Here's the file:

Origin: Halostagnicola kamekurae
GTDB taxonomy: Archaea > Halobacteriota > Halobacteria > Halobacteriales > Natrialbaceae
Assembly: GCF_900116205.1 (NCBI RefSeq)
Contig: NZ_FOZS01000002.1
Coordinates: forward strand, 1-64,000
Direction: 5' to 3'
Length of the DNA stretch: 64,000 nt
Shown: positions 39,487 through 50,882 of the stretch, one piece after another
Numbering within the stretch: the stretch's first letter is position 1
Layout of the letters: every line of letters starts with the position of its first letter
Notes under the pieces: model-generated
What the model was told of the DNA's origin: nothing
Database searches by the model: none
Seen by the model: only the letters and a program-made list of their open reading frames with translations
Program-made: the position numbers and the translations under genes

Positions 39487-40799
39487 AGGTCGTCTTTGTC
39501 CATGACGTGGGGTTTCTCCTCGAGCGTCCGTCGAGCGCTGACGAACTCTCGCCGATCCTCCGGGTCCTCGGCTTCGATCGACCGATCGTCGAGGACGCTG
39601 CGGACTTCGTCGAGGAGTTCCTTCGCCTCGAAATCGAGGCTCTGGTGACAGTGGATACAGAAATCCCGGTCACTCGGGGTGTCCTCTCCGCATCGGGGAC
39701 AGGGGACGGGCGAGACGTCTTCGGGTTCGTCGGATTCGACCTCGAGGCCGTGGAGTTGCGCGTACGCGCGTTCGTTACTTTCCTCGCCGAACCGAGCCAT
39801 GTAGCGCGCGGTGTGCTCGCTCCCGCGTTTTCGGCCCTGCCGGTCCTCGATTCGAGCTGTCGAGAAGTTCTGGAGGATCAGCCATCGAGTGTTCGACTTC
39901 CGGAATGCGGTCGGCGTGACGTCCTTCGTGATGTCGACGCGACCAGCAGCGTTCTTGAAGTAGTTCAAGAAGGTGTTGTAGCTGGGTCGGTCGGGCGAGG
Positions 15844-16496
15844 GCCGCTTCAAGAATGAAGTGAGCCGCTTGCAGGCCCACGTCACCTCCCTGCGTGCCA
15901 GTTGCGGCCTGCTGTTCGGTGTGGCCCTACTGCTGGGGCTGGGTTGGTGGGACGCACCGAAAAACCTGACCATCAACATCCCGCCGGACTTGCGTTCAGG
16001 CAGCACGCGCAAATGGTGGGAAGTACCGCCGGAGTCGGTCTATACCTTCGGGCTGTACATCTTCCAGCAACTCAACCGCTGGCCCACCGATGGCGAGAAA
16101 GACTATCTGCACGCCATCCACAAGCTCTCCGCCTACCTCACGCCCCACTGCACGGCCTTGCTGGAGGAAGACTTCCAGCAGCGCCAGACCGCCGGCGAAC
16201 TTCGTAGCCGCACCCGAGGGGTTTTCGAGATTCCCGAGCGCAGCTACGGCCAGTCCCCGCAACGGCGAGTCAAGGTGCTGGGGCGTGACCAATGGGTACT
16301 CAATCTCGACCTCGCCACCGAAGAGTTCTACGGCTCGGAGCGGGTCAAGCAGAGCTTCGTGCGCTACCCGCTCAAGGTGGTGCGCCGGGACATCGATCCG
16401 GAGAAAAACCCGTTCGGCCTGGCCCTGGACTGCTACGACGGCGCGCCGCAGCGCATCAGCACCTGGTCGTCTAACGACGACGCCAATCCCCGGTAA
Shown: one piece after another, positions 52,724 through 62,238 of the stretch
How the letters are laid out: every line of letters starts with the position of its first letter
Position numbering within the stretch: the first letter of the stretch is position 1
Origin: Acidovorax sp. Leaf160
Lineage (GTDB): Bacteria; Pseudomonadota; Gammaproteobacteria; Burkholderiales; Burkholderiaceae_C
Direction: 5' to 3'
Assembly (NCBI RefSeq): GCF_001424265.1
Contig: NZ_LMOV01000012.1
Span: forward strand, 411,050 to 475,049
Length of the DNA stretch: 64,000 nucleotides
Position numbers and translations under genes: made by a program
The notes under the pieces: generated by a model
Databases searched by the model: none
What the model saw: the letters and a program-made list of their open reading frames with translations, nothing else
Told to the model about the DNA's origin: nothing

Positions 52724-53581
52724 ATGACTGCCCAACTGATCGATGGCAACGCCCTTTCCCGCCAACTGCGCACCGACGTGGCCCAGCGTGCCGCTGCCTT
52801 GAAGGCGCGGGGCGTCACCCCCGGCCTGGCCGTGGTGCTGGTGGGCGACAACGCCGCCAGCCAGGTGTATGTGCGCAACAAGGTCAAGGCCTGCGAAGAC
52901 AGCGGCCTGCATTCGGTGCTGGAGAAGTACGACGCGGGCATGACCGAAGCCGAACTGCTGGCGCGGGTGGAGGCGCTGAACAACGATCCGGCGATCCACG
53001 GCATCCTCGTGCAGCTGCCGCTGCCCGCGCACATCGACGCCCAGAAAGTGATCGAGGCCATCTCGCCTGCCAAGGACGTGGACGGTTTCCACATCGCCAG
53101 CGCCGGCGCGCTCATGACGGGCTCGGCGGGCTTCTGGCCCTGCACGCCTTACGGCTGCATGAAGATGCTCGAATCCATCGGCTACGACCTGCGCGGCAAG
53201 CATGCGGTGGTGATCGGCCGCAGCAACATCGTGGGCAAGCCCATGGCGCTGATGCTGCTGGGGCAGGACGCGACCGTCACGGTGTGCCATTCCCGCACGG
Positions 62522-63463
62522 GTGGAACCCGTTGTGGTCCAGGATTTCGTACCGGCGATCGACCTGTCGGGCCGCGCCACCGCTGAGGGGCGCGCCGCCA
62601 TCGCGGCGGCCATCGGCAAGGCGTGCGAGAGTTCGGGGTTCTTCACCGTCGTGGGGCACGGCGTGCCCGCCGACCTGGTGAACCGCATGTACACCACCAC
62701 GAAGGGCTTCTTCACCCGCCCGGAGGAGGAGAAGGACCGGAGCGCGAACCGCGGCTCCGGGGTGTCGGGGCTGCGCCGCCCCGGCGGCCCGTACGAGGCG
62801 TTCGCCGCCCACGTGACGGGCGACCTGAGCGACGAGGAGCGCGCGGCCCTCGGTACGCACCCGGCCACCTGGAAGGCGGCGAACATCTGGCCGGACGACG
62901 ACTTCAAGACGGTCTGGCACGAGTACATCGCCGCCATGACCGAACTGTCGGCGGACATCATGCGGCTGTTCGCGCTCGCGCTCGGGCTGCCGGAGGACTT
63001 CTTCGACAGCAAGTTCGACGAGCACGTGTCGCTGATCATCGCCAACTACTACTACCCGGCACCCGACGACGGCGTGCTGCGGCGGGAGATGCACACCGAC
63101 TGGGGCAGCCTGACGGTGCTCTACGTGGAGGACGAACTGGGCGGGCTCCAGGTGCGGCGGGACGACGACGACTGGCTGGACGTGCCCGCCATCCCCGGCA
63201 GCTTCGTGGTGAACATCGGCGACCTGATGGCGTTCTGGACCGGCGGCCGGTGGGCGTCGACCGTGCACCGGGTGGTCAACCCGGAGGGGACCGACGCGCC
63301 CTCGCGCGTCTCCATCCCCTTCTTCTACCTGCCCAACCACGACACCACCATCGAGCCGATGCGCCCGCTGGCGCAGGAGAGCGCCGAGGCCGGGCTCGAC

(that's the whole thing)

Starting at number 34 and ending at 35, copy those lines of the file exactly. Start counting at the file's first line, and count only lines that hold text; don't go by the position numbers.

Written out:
Origin: Acidovorax sp. Leaf160
Lineage (GTDB): Bacteria; Pseudomonadota; Gammaproteobacteria; Burkholderiales; Burkholderiaceae_C